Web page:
Property Insurance Customer Warning – Fourth Circle Dismisses Borrower’s Claim of Breach of Fiduciary Duty Against Deed of Trust. Tayal v Bank of NY Mellon Case No. 20-1790 | Kaufman & Canales

Recently, a unanimous panel of the United States Circuit Court for the Fourth Circuit issued an unpublished opinion dismissing a borrower’s allegation that the substitute trustee of his deed of trust violated his fiduciary duties by not holding a foreclosure sale because of a dispute over amounts owed stopped contacting the lender until the borrower hired the attorney and filed a lawsuit. Search for “[ing] the nearly 250-year long advisory opinion of the Virginia Supreme Court,” the court said it “could find no authority to support it [the borrower]broad interpretation of a trustee’s implied fiduciary duties in the circumstances of this case.” Slip-Op. at 9.

The borrower granted a Fairfax County real estate trust deed in 2005 that secured the principal amount of $920,000. In 2017, the borrower defaulted on the loan. The lender acquired the property in a foreclosure sale held in 2017. Thereafter, the parties entered into a Loan Modification Agreement (“LMA”) under which the lender reassigned the property to the borrower. However, the borrower defaulted on payments under the loan modification shortly thereafter and denied liability for certain insurance premiums while the lender had title to the property.

A year after the LMA, the substitute trustee noticed a foreclosure. The borrower responded by telling the trustee that he disputed the amount demanded by the lender. The trustee refused to cancel the sale, and the borrower filed a lawsuit in Virginia state court to prevent the foreclosure, alleging that the trustee was “responsible for [his] Attorneys’ fees” for the lawsuit because it “fails[ed] abort [the foreclosure] Sale when Borrower Faces Legitimate Dispute,” Slip Op. at 5, violating their duty of impartiality. The defendants went to federal court and argued that the trustee joined fraudulently because the borrower had no viable claim against the trustee (who was non-divers).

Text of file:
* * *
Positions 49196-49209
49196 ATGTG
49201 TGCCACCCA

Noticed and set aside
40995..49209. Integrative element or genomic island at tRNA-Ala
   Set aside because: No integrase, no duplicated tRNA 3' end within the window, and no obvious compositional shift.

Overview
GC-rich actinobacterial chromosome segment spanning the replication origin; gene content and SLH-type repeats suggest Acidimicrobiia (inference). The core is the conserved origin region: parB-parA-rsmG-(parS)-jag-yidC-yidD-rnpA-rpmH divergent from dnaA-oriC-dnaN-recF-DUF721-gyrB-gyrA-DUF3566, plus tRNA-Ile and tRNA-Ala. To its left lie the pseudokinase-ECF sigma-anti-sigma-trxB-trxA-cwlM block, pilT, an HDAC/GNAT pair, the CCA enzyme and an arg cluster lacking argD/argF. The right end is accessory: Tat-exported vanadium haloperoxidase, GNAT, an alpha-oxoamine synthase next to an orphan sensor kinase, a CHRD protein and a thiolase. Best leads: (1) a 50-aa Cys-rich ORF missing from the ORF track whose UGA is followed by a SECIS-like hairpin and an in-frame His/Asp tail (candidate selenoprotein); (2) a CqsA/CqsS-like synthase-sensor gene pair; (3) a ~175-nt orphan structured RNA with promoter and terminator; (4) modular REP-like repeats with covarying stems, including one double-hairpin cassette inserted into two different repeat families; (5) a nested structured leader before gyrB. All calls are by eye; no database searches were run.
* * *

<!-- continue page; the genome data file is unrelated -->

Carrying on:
The district court agreed, dismissing the trustee and denying the borrower’s motion for remand in state court. On appeal, the Fourth Circuit examined Virginia law relating to duties owed to trustees by deeds of trust, including Hudson vs. Barham43 SE 189 (Va. 1903); Crosby v. ALG Tr., LLC, 822 SE2d 185, 190 (Va. 2018), Young-Allen v Bank of Am., NA839 SE2d 897 (Va. 2020), and a case frequently cited by debtor lawyers since its decision in 1996, Bremen v. Bitner, 44 Va.Cir. 505 (Fairfax Cnty. 1996) (finding that a trustee breached its duty of responsibility by conducting a foreclosure sale despite a dispute between the creditor and the debtor over the amount owed).

The court concluded that the trustee does owe a duty of impartiality, but there is no “duty for a trustee to act alone to seek judicial relief simply because the debtor and obligee dispute the amount of the debt.” hudson43 SE at 190. The court ruled that even if there was such a duty, there could be no breach or damages unless it was claimed that the borrower could remedy his default. Young Allen839 SE2d at 902. The borrower has therefore not asserted any facts from which he could derive a breach of duty or compensation.

The court found that Tayal was in fact asking the court to impose a duty partiality unconditionally favoring him as a non-paying debtor at the expense of everyone else, which the court refused to do. slip op. at 10. Finally, the court found, among other things Bremen was “an outlier” that “deviates from current Virginia law,” Slip Op. at 11 (quote Willner v. dimon849 F.3d 93, 113 n.6 (4th Cir. 2017)), and agreed to the waiver Bremen. Accordingly, the court upheld the district court’s order dismissing the trustee and the claims against him.

This Opinion, while unpublished, provides additional guidance as to the extent of a trustee’s duty of impartiality in a Deed of Trust. A copy of the report can be found here: https://www.ca4.‌‌‌opinions/201790.U.pdf.

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